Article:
The results presented in this paper show that integrative financial and operating measures of liquidity provide investors and creditors with information beyond that provided by static measures of short-term liquidity such as the current and quick ratios. Using a sample of restaurant firms over the period 1994–2003, our analysis shows dynamic measures of liquidity provide a drastically different view of short-term solvency than those produced from the static measures. Static measures of liquidity imply that restaurant companies are not liquid. However, when evaluated under this integrative framework, restaurant companies were shown to be more liquid than their current and quick ratios implied. Thus, financial analysts, creditors, and managers should evaluate both static and dynamic liquidity measures when evaluating the short-term financial liquidity and short-term credit worthiness of firms. In addition, careful attention should be paid to both financial and operating measures of liquidity to establish what changes, if any, have occurred in a company's liquidity position over time. This is an important finding for managers and investors in all industries, since short-term illiquidity implies a high risk of default if the banks refuse to refinance all or part of the debt. This in turn may affect the cost of short-term financing and result in an impact on their overall financing costs and required returns from equity investors.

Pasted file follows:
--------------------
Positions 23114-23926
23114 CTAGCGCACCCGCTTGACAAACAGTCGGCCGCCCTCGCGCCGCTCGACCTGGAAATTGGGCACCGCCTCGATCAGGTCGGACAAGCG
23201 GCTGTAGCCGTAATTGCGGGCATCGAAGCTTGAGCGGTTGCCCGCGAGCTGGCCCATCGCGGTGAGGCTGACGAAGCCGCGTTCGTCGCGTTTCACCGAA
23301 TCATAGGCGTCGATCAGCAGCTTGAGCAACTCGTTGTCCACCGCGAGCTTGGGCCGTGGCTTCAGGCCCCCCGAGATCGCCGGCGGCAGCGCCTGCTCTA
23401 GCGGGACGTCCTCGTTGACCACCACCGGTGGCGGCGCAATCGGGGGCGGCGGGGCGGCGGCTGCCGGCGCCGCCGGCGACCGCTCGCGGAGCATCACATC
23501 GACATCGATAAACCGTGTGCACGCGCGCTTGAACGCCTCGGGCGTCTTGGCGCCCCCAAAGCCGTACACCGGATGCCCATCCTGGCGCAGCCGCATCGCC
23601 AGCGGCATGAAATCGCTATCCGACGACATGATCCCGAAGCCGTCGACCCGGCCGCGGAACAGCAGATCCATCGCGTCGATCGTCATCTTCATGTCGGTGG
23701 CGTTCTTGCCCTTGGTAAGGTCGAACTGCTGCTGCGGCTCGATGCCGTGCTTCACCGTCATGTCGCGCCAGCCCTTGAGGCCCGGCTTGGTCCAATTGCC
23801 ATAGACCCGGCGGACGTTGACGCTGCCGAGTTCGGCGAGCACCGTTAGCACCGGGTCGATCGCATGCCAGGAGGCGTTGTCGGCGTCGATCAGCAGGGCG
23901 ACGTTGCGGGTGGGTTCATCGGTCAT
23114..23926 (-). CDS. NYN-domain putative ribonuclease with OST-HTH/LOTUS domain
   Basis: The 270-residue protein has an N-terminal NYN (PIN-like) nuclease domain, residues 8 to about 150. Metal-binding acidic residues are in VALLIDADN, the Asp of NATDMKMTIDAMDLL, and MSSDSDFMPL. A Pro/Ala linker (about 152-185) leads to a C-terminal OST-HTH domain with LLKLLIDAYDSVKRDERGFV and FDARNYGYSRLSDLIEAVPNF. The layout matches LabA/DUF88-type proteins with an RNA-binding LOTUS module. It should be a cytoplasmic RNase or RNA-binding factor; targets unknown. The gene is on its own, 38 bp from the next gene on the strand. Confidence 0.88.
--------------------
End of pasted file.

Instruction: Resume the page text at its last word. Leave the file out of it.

Canina, L., & Carvell, S. A. (2008). A comparison of static measures of liquidity to integrative measures of financial and operating liquidity: An application to restaurant operators and restaurant franchisors [Electronic version]. Retrieved [insert date], from Cornell University, School of Hospitality Administration site: http://scholarship.sha.cornell.edu/articles/230